This article was originally published in 2016 for Romeo + Juliet 20th anniversary.
In early 2016, during a live broadcast of Glenn O’Brien’s interview show Beatrice tea, for which the esteemed editor was interviewing Baz Luhrmann, O’Brien asked the director, “How do you go about making an unworkable deal?” Although Luhrmann’s films have grossed hundreds of millions of dollars, there is something incredulous about each of them. Executive producer of his first feature film, Ballroom strictly, died suddenly during production – casting the spell of the 1992 romantic comedy on the competitive world of ballroom dancing in perilous uncertainty (Luhrmann later received a phone call from Cannes telling him he had only one day to decide if he wanted to create the film at the festival). For Red Mill!, his bohemian cabaret set in the 19th century, Luhrmann secured the rights to iconic songs by David Bowie, Dolly Parton and Elton John by cold calling artist teams.
But Luhrmann’s most “impractical” chord; the greatest “how did this movie actually go” moment? His two-hour, action-packed, star-studded blockbuster in which the only words spoken are Elizabethan English: Romeo + Juliet. The 1996 sensation more than succeeded in its goals of reshaping Shakespeare for the MTV generation. He grossed $ 147.5 million recording sonnets for Radiohead and Garbage, and outfitting Montagues and Capulet at Prada and D&G.
There have been many very popular adaptations of Shakespeare’s tale of Cursed Lovers, from West Side Story To Musical High School. However, these hit riffs never keep their “yours” and “you”. Luhrmann, who developed his lavish dramatic style while working in theater and opera, does not dream of backing down from the original language of the bard, but seeks to build a unique universe in which he will live again. According to the film’s production notes, Luhrmann calls this a “created world” – a self-contained space rooted in a pastiche of iconic images from religion, technology, folklore and pop culture. This created world “gave decorator Catherine Martin and costume designer Kym Barrett incredible aesthetic leeway, but their creations have always been firmly attached to the words, to the story of Shakespeare.” This is because, according to Martin, Romeo and Juliet’s Verona was also a product of Shakespeare’s imagination: in which Shakespeare placed his play was a created world himself. “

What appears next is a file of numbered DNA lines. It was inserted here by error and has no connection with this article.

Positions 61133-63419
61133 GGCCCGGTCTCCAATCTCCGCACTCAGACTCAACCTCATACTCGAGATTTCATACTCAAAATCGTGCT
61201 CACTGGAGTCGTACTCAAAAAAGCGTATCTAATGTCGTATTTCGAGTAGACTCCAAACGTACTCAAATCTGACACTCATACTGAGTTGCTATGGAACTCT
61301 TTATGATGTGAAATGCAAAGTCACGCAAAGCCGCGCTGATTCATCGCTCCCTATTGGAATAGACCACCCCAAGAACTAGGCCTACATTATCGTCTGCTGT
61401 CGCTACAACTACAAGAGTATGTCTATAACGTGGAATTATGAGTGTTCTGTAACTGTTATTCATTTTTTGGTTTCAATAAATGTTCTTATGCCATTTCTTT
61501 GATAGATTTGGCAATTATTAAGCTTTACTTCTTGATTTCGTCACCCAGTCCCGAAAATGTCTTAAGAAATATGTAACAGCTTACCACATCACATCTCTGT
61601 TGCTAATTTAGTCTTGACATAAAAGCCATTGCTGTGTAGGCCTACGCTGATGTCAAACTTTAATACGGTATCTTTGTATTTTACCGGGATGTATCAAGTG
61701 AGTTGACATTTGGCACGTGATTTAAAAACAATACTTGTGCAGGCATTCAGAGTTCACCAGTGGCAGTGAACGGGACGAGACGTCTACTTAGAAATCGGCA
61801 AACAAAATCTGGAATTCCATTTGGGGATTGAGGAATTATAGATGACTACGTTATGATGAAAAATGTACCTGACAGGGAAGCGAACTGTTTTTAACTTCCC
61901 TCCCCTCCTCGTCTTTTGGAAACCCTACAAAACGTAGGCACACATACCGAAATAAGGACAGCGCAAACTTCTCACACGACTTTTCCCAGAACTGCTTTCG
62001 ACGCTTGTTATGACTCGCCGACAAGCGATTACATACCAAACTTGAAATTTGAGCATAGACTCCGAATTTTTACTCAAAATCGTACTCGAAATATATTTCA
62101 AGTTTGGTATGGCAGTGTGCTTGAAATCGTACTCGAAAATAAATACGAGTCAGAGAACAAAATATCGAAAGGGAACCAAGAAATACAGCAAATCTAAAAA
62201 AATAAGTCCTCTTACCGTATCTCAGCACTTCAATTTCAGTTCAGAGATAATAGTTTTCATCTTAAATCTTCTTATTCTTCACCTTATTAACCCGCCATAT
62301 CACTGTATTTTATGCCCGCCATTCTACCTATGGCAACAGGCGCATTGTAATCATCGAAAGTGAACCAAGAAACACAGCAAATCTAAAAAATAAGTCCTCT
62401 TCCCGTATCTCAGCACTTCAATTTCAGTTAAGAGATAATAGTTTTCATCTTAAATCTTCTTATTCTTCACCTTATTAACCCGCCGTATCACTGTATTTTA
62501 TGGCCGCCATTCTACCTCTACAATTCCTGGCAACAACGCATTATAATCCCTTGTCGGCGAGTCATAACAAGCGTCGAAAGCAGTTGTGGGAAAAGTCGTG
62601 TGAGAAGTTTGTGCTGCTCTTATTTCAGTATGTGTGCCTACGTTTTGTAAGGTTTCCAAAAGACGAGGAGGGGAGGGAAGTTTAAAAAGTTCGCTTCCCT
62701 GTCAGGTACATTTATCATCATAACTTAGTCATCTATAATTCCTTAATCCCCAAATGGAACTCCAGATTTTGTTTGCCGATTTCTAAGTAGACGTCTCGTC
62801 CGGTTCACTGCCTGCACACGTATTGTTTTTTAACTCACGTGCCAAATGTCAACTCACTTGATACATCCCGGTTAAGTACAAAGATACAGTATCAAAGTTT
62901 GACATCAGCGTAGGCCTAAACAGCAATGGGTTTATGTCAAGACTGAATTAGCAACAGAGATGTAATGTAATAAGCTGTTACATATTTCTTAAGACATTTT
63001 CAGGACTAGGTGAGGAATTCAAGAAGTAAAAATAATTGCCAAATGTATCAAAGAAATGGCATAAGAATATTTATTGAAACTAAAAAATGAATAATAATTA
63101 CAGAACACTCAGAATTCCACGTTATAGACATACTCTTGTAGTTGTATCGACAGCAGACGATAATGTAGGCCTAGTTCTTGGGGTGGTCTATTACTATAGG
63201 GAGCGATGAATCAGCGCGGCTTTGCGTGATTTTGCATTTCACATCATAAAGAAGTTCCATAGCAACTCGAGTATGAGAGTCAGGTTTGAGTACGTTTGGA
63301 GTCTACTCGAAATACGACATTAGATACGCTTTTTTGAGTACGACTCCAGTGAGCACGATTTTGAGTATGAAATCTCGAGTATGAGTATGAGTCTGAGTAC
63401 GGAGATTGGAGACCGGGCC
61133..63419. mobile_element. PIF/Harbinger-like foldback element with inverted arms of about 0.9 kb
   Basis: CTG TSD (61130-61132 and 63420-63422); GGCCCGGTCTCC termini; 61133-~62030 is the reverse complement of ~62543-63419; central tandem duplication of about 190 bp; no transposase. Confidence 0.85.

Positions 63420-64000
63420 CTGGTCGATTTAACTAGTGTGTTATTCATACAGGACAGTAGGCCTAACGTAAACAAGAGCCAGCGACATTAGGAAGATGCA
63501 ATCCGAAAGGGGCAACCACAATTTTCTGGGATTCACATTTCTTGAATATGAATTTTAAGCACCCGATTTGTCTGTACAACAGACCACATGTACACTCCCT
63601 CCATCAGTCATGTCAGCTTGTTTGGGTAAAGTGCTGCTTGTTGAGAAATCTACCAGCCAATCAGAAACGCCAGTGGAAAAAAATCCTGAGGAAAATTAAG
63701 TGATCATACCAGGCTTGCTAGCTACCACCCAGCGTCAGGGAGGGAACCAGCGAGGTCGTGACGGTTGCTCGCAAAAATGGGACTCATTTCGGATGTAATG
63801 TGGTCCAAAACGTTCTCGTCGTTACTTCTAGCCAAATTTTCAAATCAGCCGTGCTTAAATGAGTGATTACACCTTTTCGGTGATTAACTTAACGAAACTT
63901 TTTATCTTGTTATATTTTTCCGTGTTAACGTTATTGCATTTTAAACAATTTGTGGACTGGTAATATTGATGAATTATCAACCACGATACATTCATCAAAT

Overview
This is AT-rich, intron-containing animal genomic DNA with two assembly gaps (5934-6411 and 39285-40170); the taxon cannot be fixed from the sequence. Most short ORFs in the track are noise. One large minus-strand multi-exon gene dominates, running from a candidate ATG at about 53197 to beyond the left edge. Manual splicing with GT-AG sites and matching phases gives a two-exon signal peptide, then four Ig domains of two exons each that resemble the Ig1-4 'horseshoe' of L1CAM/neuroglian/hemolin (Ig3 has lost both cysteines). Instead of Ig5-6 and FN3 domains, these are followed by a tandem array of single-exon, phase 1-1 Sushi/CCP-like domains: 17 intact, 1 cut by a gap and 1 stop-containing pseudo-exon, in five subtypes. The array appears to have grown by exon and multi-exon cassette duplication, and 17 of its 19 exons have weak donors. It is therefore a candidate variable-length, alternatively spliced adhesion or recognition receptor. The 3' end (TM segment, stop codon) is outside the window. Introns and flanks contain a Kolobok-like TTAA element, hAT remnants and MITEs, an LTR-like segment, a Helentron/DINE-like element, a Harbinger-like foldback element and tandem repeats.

Screenshot via Youtube
Romeo + JulietThe hyper-colorful world created by Verona Beach is a cross between Venice Beach, Miami and Mexico City, where most of the film was shot. The created world is partly anchored in the aesthetic and cultural traditions of these regions. The decrepit carnival rides recall the turbulent history of Venice Beach; in the 1950s, as in this film, the once flourishing tourist hub became a petri dish for gang activity. Martin made phenomenal use of Mexican religious folk art in its lush, romantic settings (and won an Oscar for artistic direction in the process). However, the world created by Luhrmann not only defines the physical space occupied by his characters. They too are anchored in this pastiche of icons – from the way they act to the way they dress. Named Luhrmann The Godfather, the heightened reality of Fellini’s films, and Tennessee Williams’ stern southern beauties as influences on the mentalities and choices of his characters. Although the boys Montague and Capulet inherited the feud from their parents, these sparring children share a common rebellious cause: to challenge the older generation. So how do you create a link between the two households while maintaining their distinct identities? And how to tie this young rebellion to the created world? Fashion.